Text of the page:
The Woodlawn Vase, a magnificent chunk of solid sterling silver (36” tall, 400 ounces) has been the inspiration for Thoroughbred owners and trainers who aim their steeds at the Preakness Stakes every year since 1917.
The breathtakingly beautiful piece was designed in 1860 by Tiffany, and first won by Thomas G. Moore's filly, Mollie Jackson in 1861 in Louisville. The following year, his mare, Idlewild, won the trophy—and thereby kept the valuable piece in Moore's possession.
Fast-forwarding to 1917, when the Vase became the official trophy of the Preakness and awarded to the Preakness winner, Kalitan and this year celebrates its 100th year as the reward for winning the second jewel in the American Triple Crown.
But in-between Mr. Moore's possession of the trophy in 1862 and 1917…what happened to it?
In 1862, Captain Moore, owner of Woodlawn Farm in Kentucky, felt the hot winds of war breathing down the neck of his old Kentucky home…and buried the marvelous chunk of solid sterling silver on his property, along with the family silver and jewels. He feared that Confederate soldiers would confiscate the pure silver Vase, and melt it down for ammunition.
Following the war, Captain Moore unearthed the Vase—by now, named the Woodlawn Vase—remained in Kentucky until 1878. In that year, the Dwyer brothers from Brooklyn took the Vase when their horse, Bramble, won the American Stallion Stakes at Churchill Downs. The brothers promptly took their treasure to Long Island, and presented it to the Coney Island Jockey Club, where it remained in residence for the next 25 years.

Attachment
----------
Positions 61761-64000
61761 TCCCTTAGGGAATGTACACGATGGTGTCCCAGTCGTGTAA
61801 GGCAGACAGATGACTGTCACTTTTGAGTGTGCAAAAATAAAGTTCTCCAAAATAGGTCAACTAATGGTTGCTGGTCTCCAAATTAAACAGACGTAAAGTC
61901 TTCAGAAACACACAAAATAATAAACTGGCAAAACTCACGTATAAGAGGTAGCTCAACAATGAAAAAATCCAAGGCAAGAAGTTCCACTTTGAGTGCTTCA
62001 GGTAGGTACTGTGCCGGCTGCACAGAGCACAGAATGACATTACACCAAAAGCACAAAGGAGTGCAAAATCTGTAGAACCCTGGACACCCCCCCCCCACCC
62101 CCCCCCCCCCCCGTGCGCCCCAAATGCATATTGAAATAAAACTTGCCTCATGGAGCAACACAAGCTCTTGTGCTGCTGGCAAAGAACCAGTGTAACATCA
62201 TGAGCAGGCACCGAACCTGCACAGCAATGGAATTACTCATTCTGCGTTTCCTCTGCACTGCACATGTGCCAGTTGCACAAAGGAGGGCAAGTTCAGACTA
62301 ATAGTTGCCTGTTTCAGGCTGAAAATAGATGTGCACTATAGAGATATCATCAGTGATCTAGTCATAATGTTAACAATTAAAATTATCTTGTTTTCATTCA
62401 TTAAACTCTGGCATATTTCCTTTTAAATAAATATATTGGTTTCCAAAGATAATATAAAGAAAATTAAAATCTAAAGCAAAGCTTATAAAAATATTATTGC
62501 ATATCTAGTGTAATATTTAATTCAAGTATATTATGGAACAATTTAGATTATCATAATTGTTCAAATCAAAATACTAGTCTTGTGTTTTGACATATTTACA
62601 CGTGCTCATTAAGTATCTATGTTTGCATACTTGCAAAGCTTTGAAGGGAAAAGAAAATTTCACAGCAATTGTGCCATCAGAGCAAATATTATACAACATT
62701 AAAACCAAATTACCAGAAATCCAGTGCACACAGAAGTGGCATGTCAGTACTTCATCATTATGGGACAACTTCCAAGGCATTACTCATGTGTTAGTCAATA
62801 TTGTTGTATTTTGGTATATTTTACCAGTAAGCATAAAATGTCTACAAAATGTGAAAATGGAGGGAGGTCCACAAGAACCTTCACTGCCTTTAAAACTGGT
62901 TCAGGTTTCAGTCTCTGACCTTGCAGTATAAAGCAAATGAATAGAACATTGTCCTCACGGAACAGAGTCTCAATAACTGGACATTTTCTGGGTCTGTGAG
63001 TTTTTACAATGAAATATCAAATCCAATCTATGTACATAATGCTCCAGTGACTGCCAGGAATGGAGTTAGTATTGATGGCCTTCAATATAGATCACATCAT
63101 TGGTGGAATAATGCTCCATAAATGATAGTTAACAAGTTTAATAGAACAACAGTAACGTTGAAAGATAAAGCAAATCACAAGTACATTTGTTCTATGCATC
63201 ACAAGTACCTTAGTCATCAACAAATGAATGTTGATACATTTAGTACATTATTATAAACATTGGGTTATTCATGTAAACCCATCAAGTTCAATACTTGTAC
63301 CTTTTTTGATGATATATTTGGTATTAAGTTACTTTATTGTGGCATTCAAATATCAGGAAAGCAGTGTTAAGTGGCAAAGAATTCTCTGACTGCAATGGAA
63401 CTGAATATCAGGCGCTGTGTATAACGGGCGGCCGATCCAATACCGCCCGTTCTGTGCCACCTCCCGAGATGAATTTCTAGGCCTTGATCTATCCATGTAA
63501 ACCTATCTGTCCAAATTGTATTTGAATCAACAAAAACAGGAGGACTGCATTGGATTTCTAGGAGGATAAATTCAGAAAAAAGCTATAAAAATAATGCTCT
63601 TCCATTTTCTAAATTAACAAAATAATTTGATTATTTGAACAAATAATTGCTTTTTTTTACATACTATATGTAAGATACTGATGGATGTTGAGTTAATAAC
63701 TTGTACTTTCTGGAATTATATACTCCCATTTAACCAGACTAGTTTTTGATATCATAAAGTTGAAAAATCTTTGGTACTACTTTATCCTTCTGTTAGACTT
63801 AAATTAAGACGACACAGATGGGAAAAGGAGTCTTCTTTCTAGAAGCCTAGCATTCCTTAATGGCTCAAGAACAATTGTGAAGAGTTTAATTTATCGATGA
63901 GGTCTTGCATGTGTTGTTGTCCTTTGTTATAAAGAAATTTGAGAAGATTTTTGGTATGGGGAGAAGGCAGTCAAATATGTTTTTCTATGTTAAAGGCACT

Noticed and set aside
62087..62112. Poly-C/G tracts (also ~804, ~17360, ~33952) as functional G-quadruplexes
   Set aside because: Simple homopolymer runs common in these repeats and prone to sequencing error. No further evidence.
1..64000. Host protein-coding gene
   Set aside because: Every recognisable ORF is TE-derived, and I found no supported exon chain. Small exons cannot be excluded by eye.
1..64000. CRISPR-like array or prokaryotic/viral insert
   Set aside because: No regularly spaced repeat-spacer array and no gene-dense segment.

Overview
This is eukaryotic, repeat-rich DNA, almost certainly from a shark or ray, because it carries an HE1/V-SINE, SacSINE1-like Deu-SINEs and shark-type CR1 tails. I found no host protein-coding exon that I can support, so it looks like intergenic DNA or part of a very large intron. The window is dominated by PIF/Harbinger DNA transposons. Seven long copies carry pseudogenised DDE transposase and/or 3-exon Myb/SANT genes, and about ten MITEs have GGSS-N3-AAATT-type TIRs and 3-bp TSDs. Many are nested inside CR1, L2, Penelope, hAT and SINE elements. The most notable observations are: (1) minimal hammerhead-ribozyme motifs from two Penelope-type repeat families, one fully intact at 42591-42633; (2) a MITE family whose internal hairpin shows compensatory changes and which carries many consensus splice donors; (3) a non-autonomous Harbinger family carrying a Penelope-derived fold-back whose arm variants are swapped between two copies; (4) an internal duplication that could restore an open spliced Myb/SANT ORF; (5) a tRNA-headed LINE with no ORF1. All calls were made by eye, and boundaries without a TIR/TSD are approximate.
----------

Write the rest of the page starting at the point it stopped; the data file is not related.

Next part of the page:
The Vase found itself at many tracks over the course of time: from Louisville to Coney Island, thence to Westchester County's short-lived but beloved Morris Park Race Course. Along the way, it was the goal at tracks in Elizabeth, New Jersey; Sheepshead Bay and Jerome Park in New York. Finally, to its permanent home in Baltimore at Pimlico in 1917.
Cited often as being “the most valuable trophy in (American) horse racing,” the solid sterling silver and its provenance as a Tiffany piece originally was valued for insurance purposes at a cool $1 million. (Originally, that is, in 1860.) While it generally is considered, priceless, as of this writing, currently it is insured for $4 million. This year marks the 100th anniversary of the great artwork's reign at the races in Balto. Again, the Vase will leave its safe haven at the Baltimore Museum of Art but and journey the five miles to Pimlico to preside over the Preakness. As in every year past, the Vase will be transported lovingly between the Museum for its brief day (actually) in the sun.
The blindingly silver trophy be handled gently with white gloves (literally) by soldiers of the Maryland Army National Guard and Air National Guard airmen. With great reverence for the sentimental and monetary value of their historic charge, the soldiers and airmen will carry the Vase across the lawn to Old Hilltop, where she will be handed to the owner of the Preakness winner.
However, lest you think that the Preakness winner gets to take home the wildly-valuable trophy…the answer is, No. Between 1917 and 1953, yes, the owners of Preakness winners were given the Vase to keep at their homes for one year, until the following Preakness.
But in 1953, Mrs. Joanne Murray Vanderbilt (wife of Alfred Gwynne Vanderbilt II) stated that she really didn't want the heaviness of responsibility for something that was so sentimentally- and monetarily- precious. Mrs. Vanderbilt's reluctance was understandable, so henceforth, the winning owner poses, smiling, with the original—then, takes home a smaller replica of solid sterling silver. (Owners receive a trophy that's 35% of original size: 14”, valued @ $40K); and 12” tall, value: $15K for jockeys and trainers).
Happy Anniversary to the Woodlawn Vase and its long history as the official trophy of the Preakness Stakes. Of all trophies in American horse racing, no doubt the Vase is the most financially and sentimentally valuable—but also, we suggest, it is the most well-traveled piece of horse racing trophies, anywhere.
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